Thanks your O.JA4767.1
Sudharmono's views on how the Indonesian attitude towards Portuguese Timor might be described complicate matters for us. We should be grateful for your comments on the following:-
In essence, Sudharmono is saying that the Indonesian public position is that the association of the territory with Indonesia is a course acceptable to the Indonesians, rather than the course favoured by them. The position we took in the background paper, in accordance with the attitude which the Prime Minister expressed to Soeharto, is that the Australian public attitude should be that association of the territory with Indonesia on the basis on an internationally acceptable act of self-determination would be the favoured outcome for Portuguese Timor, rather than simply an acceptable one.
- In the light of Sudharmono's advice, it will be necessary for us to consider advising ministers whether we should in public statements go beyond saying that association with Indonesia on the basis of an internationally acceptable act of self-determination is an acceptable outcome from the Australian point of view. The point which concerns us is whether, particularly in the light of the Prime Minister's remarks to Soeharto about Australian public opinion and Portuguese Timor, Australia should take a public position more favourable to the incorporation of Portuguese Timor into Indonesia than the Indonesians themselves are prepared to do. We wonder whether in public expression of Australian views we should not advise Ministers to follow more or less the line of Sudharmono's reported in para 3 of your ref tel mutatis mutandis as follows: 'the Australian Government bases itself on the principles of the United Nations and supports the right of self-determination for all peoples. If the people of Portuguese Timor desire to associate themselves with Indonesia, Australia would accept (or perhaps welcome) their decision. Australia has no territorial ambitions in Portuguese Timor and the wishes of the people of Portuguese Timor would be decisive'.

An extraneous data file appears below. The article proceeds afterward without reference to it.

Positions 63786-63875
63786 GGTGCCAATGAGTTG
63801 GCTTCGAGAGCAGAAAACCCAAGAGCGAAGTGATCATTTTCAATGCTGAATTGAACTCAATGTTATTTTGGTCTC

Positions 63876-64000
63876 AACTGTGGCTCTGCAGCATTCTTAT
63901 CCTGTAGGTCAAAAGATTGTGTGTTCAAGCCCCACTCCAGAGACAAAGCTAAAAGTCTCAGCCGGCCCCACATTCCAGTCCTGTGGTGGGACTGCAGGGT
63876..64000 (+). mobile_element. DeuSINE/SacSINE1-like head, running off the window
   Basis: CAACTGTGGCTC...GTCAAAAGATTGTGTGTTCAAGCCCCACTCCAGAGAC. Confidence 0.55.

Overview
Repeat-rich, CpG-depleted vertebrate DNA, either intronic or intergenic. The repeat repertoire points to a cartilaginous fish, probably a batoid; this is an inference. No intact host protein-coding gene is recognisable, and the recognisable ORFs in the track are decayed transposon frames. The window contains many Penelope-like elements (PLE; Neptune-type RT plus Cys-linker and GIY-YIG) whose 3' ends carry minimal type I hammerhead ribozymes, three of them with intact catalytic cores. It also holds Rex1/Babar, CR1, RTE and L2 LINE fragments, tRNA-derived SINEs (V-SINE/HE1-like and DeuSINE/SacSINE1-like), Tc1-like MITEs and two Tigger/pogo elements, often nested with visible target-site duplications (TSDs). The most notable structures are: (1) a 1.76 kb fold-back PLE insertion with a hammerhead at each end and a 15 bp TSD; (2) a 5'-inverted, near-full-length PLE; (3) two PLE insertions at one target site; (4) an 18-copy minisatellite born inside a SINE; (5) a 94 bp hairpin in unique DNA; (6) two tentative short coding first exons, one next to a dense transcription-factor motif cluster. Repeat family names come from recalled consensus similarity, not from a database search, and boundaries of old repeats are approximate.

- It is relevant to Sudharmono's views on this question that, while he himself may have restricted his statements publicly in the way he describes, there are other public indications of Indonesia's attitudes which, it seems to us, more accurately describe them. We have in mind the Antara/AFP report referred to in your Telegram O.JA47392 and Michael Richardson's articles of 5 and 9 September in the Age,3 which were based, we believe, on Indonesian briefing. It may be that Australian and international opinion would accept these indications of Indonesian official thinking as being more accurate tha[n] statements along the lines of those Sudharmono has made, which is a factor we should have ourselves to take into account in any descriptions we give of Indonesian thinking.
- The background papet4 referred to in our CH110620 has already been issued but in describing Indonesian attitudes we shall take account of Sudharmono's comments in any supplementary briefing which is issued.
- You will know that Parliament meets on Tuesday 17 September and that we shall need to clear a line of public commentary on Portuguese Timor before then.
[NAA: A10463, 80111311111, iii]